Victor Vasarely, ‘Untitled, ’, De Jonckheere

The authenticity of this work was confirmed by Pierre Vasarely, the artist’s only grandson and sole legatee of his work. Untitled will also feature in the painter’s soon-to-be published catalogue raisonné, in preparation by the Fondation Vasarely. According to the date mentioned on the back of this small relief panel, it was produced right in the middle of the Black-White period, which began circa 1955 and ended in the 1960s. The painter pursued his formal, plastic and conceptual explorations initiated during his training at Mühely in Budapest. He became evermore demanding in his work, leading him to abandon classic figurative paintings and eliminate the motif. To quote Vasarely, he said that “the Black-White period and kinetics are characterized by the complete rejection of everything that could be an allusion to nature or inspired by it, in favour of a completely abstract art that plays on the ambiguity of two-dimensional shapes". Resorting to a variety of materials such as canvas, glass, Plexiglas, metal and wood, he concentrated on the vibrations emanating from the arrangement of shapes and lines to stimulate the viewer’s eye. Colour was replaced by the radical use of black and white, the product of pure abstraction. The contrasts between the two elementary colours had already been explored in his early graphic works, but here they took on a new dimension. Work based on photography and negatives of small pen and ink drawings resulted in the increasingly frequent use of simple geometric forms: square, diamond, disc, oval which, once joined together, compose ‘plastic units’, according to the terms used by the artist. His binary opposites are legion: black/white, concave/convex, content/form, empty/full, positive/negative. Furthermore, Vasarely initiated a precise and impersonal technique that he maintained until the end of his career. He abandons the material effects of the pictorial layer in favour of a neutral, smooth technique and a matt surface. The graphic motif of the target has been used on many occasions by Op Art artists, and we can appreciate its significance here with these superimposed oval discs. Whether the circles are arranged according to a central point (fig. 1) or off centre (fig. 2), our vision is very actively and dynamically engaged, in an almost hypnotic manner.

These concentric circles playing on the opposition of white and black furtively evoke the work commissioned by the company Christofle (fig. 3). In 1950, the famous French manufacturer brought out a plate decorated by the artist called ‘Les Cercles’, signed on the back. It was part of a collection decorated by famous artists such as Man Ray, Gio Ponti, Eluard, Cocteau and Gilot. The collection was re-issued in 2010. In another register, our work is a contemporary of Ondho (fig. 4), displayed at the MoMA in New York. In this large oil painting on canvas, circles, ovals and squares cohabit as filled shapes and skilfully curved or irregular lines. Composed of volumes and relief, our eye is invited to decipher the whole. Finally, the terracing of the discs to construct a new and graphic form in our painting, shows references to the field of architecture, an area into which Vasarely made many fruitful incursions. He excelled in the architectural integration of decorative modules still faithful to kinetics and Op Art, such as the university campus in Caracas in 1954, the RTL studios in Paris in 1970 (fig. 5) or other commissions for public buildings, such as Montparnasse railway station.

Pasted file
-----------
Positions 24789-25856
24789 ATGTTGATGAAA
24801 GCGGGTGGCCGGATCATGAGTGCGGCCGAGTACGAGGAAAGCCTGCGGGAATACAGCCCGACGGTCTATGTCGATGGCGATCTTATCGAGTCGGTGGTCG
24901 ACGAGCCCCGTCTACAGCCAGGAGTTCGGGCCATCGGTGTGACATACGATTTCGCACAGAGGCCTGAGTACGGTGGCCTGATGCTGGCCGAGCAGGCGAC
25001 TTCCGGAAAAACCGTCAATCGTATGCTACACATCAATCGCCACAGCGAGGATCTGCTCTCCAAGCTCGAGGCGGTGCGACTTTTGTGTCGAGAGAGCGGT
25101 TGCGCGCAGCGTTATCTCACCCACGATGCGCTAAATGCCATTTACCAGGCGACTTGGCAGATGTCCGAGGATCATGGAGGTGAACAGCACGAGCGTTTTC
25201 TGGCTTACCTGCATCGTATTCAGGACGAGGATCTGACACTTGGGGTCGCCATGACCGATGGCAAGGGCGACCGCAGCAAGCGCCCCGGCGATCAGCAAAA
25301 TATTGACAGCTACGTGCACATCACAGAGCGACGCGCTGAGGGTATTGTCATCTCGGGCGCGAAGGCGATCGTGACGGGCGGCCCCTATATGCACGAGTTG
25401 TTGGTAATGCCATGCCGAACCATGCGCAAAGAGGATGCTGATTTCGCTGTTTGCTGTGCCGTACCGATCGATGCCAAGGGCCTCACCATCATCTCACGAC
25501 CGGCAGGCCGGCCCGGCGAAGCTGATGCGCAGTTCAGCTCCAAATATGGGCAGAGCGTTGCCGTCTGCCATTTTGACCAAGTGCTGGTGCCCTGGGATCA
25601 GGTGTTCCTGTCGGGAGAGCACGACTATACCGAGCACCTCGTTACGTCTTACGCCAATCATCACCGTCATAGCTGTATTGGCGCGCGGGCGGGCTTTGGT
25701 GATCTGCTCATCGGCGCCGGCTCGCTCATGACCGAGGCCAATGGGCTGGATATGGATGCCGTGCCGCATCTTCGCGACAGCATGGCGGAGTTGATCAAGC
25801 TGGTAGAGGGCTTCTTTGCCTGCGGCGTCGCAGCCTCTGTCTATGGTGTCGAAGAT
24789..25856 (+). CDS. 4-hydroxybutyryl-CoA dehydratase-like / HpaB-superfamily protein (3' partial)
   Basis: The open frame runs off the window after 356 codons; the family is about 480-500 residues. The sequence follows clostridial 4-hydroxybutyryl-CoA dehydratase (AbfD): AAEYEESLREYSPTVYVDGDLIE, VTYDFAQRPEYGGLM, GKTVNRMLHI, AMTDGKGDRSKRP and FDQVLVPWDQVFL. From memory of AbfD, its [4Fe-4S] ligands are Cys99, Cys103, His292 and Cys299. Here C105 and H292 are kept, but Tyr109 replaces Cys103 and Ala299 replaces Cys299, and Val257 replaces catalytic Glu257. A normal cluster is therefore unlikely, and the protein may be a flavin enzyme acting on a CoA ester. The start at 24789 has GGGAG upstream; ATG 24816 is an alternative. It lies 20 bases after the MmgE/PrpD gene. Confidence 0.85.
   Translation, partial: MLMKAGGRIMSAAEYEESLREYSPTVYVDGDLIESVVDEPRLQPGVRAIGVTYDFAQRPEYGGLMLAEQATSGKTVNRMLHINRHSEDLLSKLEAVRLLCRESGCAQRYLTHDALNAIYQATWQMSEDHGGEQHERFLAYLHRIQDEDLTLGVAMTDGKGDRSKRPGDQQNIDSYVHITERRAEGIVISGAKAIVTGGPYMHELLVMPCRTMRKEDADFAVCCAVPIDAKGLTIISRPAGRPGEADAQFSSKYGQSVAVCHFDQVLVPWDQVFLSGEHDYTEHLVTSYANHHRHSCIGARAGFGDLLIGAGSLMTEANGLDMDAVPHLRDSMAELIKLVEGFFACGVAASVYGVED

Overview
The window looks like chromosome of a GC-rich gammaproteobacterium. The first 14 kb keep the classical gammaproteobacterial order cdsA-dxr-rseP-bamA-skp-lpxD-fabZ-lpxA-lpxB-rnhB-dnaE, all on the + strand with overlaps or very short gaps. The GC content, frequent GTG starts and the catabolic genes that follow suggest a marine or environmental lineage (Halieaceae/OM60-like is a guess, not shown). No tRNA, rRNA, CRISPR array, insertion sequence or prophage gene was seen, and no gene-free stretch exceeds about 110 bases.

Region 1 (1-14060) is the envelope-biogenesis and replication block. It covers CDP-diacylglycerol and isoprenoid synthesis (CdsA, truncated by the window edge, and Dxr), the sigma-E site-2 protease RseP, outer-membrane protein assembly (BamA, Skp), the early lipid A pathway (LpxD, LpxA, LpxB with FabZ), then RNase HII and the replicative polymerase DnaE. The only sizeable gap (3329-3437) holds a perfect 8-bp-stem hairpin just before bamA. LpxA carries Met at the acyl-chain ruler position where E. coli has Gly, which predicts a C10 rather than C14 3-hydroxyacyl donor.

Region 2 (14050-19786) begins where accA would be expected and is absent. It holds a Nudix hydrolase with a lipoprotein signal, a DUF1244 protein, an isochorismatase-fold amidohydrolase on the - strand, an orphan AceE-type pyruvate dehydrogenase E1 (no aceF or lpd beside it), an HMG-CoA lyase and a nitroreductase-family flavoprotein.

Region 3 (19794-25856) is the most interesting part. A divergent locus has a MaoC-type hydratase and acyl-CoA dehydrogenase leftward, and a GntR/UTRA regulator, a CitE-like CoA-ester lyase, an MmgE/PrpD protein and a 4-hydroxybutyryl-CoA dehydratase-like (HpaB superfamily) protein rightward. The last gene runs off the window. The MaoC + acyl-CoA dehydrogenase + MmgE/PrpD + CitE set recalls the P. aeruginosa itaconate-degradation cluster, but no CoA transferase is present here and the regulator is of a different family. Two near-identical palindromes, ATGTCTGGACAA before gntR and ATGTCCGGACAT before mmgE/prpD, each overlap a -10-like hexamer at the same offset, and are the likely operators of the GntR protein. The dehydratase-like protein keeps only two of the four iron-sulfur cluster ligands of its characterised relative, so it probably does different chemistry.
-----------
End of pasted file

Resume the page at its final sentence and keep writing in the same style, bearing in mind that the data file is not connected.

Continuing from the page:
The work is dedicated on the back to a certain ‘Laszlo’. This is very probably Carl Laszlo, who was born in Pécs in 1923 and died in Basle in 2013. An art dealer, collector and writer, he was the editor-in-chief of Panderma, ‘the review of the end of the world, according to the subtitle. Issue 6 of 1964 was devoted to Victor Vasarely. Note that the Swiss publisher Le Cadre published a limited edition two-volume work in 1972, entitled Hommage à Carl Laszlo. The second volume was decorated with a screen print by the master of Optical Art.

After having gained worldwide renown and public recognition, Victor Vasarely sank into oblivion during the last few decades of his life. Seen too often, reproduced too regularly, used to excess, his work lost its value and no longer aroused the interest it originally raised. However, his work has been rediscovered, studied and is once again highly appreciated. The determination and implication he put into his works transpires through each and every one of them. The modernity of his visual and kinetic experimentations is more topical than ever, at a time when the digital image is king. The work we are presenting perfectly illustrates the development of this visionary artist's conceptual outlook, which conveyed his exciting forays into matter and pigments.

Signature: Signed, titled, dated "1958-60", numbered "0" and dedicated to "Laszlo"

About Victor Vasarely

Considered one of the progenitors of Op Art for his optically complex and illusionistic paintings, Victor Vasarely spent the course of a long, critically acclaimed career seeking, and arguing for, an approach to art making that was deeply social. He placed primary importance on the development of an engaging, accessible visual language that could be universally understood—this language, for Vasarely, was geometric abstraction, more commonly known as Op Art. Through precise combinations of lines, geometric shapes, colors, and shading, he created eye-popping paintings, full of the illusion of depth, movement, and three-dimensionality. More than pleasing tricks for the eye, Vasarely insisted, “pure form and pure color can signify the world.”

Hungarian-French, 1906-1997, Pécs, Hungary, based in Paris, France